All of this leads me right to the second half of the point we're talking about: The Christian faith (and the Christian worldview) is all-encompassing. This approach to Christianity challenges the way religion is sometimes approached. A lot of times we hear that religion is OK, as long as it stays private and personal - as long as it doesn’t “bleed” out to your public life. There’s a lot to comment on about this mentality (for e.g., even the suggestion that religion should be private is in itself a worldview that is making public claims!), but the big thing I’m going to point out here is that the truth of the Christian faith won’t allow some “privatized” form of religion to rule the day. The Christian worldview doesn’t just touch on one small area of our lives; the reality of who God is and who we are and what God is doing in the world and what that means for us has implications for every part of our individual lives on the micro scale, and all of life on the macro scale.
From the beginning of the Bible to the end, we know the story that Christians are part of is all-encompassing. And cultivating a Christian worldview helps us see this. Even the language of “worldview” shows us this is our view of the world, and it needs to be that comprehensive. It’s a view of the world - and it informs both our understanding of the way the world is and the way the world ought to be.
Thinking in terms of Christian worldview and cultivating a Christian worldview is important because it helps tease out how Christianity intersects with the world - with science and entertainment and politics and education and philosophy and psychology and so much more. Developing a Christian worldview helps us take all the pieces of our lives and put them together into a coherent, compelling whole.
Let's move on to a second reason why cultivating a Christian worldview is important.
2. Because alternatives exist, and they're everywhere.
What I'm trying to get at here is this: If the Christian worldview doesn’t shape and narrate our lives, something else will. The question isn’t “Do I have a worldview?” but “What worldview do I have?” And in our globalized, pluralized, technological world, never has there been more exposure to alternative and competing worldview as there is today.
The late Robert Webber identified this in his recent Who Gets to Narrate the World? Contending for the Christian Story in an Age of Rivals. Listen to how he starts the book:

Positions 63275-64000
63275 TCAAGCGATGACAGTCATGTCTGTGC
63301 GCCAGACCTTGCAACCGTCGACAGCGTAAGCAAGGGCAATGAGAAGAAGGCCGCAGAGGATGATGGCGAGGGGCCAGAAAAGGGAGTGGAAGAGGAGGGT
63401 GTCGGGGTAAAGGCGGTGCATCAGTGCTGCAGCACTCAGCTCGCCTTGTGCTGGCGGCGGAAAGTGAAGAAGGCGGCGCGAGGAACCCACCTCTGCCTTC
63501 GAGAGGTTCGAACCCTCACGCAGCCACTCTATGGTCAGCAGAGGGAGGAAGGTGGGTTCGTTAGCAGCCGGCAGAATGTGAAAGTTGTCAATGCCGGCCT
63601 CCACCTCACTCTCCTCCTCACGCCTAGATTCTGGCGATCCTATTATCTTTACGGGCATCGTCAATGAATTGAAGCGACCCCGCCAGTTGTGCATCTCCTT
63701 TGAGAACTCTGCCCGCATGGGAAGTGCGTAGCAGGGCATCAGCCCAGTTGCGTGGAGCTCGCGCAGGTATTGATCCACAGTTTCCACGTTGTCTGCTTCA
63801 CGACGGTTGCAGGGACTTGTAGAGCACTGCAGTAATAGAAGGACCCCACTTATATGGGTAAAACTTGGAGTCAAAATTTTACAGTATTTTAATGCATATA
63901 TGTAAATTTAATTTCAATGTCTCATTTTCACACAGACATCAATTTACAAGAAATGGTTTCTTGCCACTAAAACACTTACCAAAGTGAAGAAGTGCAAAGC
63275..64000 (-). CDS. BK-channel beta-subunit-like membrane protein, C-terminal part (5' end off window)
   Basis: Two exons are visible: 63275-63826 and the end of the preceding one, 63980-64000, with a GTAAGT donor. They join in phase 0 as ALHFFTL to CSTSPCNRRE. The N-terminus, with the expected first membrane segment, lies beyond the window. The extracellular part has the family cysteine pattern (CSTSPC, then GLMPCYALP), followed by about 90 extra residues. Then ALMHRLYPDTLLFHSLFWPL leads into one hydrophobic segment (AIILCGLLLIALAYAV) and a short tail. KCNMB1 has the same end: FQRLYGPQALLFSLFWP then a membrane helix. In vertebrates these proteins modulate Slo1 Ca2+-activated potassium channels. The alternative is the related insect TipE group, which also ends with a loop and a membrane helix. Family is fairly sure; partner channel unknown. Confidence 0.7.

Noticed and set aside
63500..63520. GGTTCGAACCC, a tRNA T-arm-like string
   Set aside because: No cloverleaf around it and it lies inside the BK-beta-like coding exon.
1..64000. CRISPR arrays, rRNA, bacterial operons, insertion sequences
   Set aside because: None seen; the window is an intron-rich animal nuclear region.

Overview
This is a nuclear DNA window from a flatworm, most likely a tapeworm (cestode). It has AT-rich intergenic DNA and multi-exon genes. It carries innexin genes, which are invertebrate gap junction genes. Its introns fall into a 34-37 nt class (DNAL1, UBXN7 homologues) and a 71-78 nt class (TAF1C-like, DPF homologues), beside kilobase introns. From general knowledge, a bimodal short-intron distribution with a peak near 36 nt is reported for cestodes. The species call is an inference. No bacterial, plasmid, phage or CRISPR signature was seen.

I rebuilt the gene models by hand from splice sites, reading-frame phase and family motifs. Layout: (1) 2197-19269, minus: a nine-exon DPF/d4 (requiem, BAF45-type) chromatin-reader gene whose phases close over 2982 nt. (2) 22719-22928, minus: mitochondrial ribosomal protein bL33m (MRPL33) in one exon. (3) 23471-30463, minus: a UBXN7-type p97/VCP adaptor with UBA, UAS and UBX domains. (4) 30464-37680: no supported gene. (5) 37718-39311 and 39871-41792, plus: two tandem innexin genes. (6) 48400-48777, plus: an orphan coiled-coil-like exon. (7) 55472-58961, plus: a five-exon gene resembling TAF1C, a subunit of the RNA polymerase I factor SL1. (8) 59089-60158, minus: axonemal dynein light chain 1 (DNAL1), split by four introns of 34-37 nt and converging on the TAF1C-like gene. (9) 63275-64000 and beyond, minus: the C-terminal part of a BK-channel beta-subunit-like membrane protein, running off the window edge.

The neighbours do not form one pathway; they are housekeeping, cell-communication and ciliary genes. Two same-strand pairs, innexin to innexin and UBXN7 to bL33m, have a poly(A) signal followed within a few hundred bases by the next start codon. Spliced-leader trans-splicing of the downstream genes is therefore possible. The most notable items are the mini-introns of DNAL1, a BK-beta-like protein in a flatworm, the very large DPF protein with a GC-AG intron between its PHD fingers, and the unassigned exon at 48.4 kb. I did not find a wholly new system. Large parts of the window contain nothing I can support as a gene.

This book addresses the most pressing spiritual issue of our time: Who gets to narrate the world?
Now let's be clear: The reality of alternative worldview isn’t something to be threatened by or get anxious about (the 1st century world in which the gospel first spread was very pluralistic as well, and the gospel is still the power of God for the salvation of everyone who believes, cf Romans 1:16!), but we do need to acknowledge it, and factor it in as we pursue faithful gospel witness.
The question we need to ponder is this: How do we embody the Christian worldview, and value it, and promote it, and do so in a world where others hold to very different worldviews? Thankfully we’re not left to guesswork on this, but we have examples from God’s Word showing what this sort of biblical worldview looks like in competing cultures, in a very “boots on the ground” way (think of Daniel as a premier example, or read the New Testament with an eye on this question).
This brings us right into a third reason why cultivating a Christian worldview is important.
3. Because of the difference the Christian worldview can make.
The New Testament is full of examples where we see the Christian worldview intersecting with the larger world. So let's look at a few passages in the New Testament and see what they can tell us about two things:
(When I teach through this, I break students up into groups and they work through this exercise together. They read through the passages, and then see what sorts of observations they can make - directly from the passage they read. The two questions they're looking to answer as they read are the ones listed above: (1) How doe the Christian worldview take shape in this passage? And (2) How does the Christian worldview make a difference in this passage? Some passages will deal with one of these questions more than the other, but I encourage students to keep both questions in mind for each passage and see what they can observe. After 10-15 min, we then get back together and share what we've learned.)
Here are the passages I have students read and respond to:
The bottom line? The worldview of the earliest Christians - and the way they lived that worldview out - made a difference in how the world viewed them. The same can be true today.